[Space] Debriefing Notes

nils at shkoo.com nils at shkoo.com
Thu Feb 11 02:19:32 UTC 2010

The digipeaters on the mountains will repeat via RF when they hear a 
packet, assuming your path is set right.  As long as you have a decent 
antenna on your receiver, you should pick those up fine, even if you're 
directly underneath the balloon.  At least in theory. :)

On aprs.fi there are some info on some of the nearby repeaters and their 
power output:


Also, I really recommend getting an external antenna to receive as well. 
Anecdotially, it makes a big difference for me when I'm using my HT. 
Just hanging out I generally manage to receive a beacon every couple 
minutes with the builtin duck antenna, but several a minute with the 
external antenna.  It's even more of a difference when I'm in a big metal 
box like my car.

If we want to get really fancy we could set up a mobile digipeater with a 
directional antenna (like a Yagi or something) to receive, keep it located 
somewhat away from the balloon, and point the Yagi at the last beaconed 
location. :)


On Wed, 10 Feb 2010, Mikolaj Habryn wrote:

> It's so obvious when you explain it :) This probably does explain all
> of our APRS problems. So if we want to talk to both distant
> digipeaters and to chase crews (who are aiming to be directly
> underneath), what's the best thing to do? Dual antennas?
> m.
> On Wed, Feb 10, 2010 at 4:57 PM,  <nils at shkoo.com> wrote:
>> Here are my thoughts on the APRS problems:
>> It sounds like the transmit antenna was mounted horozontally.  This would
>> make it very difficult for the digipeaters to pick up the signal, since
>> most everything uses vertical polarization.  The difference in signal is
>> on the order of tens of dB (reference
>> http://en.wikipedia.org/wiki/Antenna_%28radio%29#Polarization).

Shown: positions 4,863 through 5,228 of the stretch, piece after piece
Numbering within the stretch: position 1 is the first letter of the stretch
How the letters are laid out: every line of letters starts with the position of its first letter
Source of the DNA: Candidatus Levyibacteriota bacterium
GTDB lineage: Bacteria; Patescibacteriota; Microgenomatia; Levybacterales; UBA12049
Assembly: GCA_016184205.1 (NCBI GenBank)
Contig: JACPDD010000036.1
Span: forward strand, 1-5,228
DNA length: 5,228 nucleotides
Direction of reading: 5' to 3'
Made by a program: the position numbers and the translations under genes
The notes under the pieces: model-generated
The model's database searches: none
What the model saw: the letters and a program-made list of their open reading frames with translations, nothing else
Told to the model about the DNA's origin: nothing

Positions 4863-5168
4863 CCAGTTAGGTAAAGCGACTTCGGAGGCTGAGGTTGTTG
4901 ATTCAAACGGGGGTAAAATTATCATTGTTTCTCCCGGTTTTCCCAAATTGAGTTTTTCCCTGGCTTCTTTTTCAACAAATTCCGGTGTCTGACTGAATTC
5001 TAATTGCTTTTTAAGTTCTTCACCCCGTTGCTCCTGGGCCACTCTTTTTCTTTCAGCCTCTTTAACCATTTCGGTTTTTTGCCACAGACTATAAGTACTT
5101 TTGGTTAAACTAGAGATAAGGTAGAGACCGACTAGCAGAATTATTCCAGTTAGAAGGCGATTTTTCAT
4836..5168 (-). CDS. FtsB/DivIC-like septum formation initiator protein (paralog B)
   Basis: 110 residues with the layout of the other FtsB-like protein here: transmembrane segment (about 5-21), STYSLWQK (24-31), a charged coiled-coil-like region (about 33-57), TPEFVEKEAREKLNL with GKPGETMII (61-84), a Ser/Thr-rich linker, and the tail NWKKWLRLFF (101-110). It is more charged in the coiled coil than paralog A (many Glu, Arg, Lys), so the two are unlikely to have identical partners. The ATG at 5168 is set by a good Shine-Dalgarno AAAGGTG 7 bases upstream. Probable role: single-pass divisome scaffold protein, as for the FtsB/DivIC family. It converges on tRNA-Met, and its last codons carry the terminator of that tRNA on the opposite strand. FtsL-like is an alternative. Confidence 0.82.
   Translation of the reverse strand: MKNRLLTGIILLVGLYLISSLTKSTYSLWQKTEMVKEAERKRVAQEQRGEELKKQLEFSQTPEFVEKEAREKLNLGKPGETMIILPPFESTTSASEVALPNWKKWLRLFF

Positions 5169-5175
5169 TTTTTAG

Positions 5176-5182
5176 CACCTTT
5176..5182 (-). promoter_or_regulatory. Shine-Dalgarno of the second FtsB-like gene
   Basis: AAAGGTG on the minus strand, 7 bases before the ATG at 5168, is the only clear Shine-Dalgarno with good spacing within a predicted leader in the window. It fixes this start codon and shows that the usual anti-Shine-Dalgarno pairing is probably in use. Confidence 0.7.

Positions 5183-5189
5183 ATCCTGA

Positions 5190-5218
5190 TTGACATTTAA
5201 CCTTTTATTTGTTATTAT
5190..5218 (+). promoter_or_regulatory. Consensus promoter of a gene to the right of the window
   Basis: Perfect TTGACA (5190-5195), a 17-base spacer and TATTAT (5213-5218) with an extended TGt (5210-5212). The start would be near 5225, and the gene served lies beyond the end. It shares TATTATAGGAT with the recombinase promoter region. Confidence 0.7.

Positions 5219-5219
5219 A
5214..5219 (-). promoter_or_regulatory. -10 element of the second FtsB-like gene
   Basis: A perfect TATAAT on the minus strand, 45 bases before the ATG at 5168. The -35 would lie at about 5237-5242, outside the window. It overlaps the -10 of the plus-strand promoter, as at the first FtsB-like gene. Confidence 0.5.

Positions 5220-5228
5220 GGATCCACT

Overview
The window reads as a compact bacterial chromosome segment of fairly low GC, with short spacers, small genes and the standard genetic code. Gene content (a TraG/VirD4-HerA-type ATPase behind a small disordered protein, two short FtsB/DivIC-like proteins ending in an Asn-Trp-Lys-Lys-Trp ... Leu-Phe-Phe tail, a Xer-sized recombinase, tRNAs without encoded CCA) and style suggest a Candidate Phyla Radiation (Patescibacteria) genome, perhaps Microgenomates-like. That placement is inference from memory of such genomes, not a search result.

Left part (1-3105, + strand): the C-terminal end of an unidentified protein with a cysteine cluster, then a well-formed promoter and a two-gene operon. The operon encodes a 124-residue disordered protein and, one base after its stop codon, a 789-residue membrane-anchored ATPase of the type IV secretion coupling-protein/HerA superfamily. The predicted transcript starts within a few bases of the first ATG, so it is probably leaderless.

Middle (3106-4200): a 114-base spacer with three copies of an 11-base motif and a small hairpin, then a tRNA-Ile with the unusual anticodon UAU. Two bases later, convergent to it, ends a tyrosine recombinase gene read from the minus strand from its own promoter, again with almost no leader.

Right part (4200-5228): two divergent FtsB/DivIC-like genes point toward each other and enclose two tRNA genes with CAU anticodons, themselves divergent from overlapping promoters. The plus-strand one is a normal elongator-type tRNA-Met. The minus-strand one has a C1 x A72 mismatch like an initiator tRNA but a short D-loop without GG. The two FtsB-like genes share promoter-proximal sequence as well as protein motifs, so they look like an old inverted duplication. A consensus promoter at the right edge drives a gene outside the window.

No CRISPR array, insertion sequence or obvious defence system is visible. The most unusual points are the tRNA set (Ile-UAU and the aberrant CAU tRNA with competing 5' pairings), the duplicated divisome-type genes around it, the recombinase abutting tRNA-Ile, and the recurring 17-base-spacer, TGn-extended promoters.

>> Also with a horozontal antenna, you would only be broadcasting to a strip
>> on the ground, and half the transmission is sent off into space.  With a
>> vertical antenna you send the signal in all (horozontal) direcitons.
>> Also, the APRS packet takes about a second to transmit.  If the payload is
>> rotating rapidly during that time, the coverage area of the transmitter
>> will change so it'll be less likely any one digipeater will see the whole
>> packet.
>> -nils
>> On Tue, 9 Feb 2010, Andrew Gerrand wrote:
>>> What was done well:
>>> - SMS messages
>>> - Data logger
>>> - Balloon fill (the fitting was the key)
>>> - Retrieval
>>> - Good launch site
>>> What went wrong:
>>> - Overfilled balloon
>>> - Didn't measure the pull
>>> - If we'd had three points of connection, 2-3 metres long, to the
>>> payload we would have had less or no swing
>>> - Android GPS bugs
>>> - Stressing the balloon through the angle of the fill (not having a hose)
>>> - APRS LI batteries got too cold
>>> - APRS system too immature - didn't play with it enough
>>> - Water condensation caused problems
>>> What we need to do:
>>> - Figure out how to calculate how much helium to put in a balloon to
>>> take it to height X
>>> - Maybe get a better balloon? We need more lift
>>> There was more but it got a bit rambly and I tuned out for parts =)
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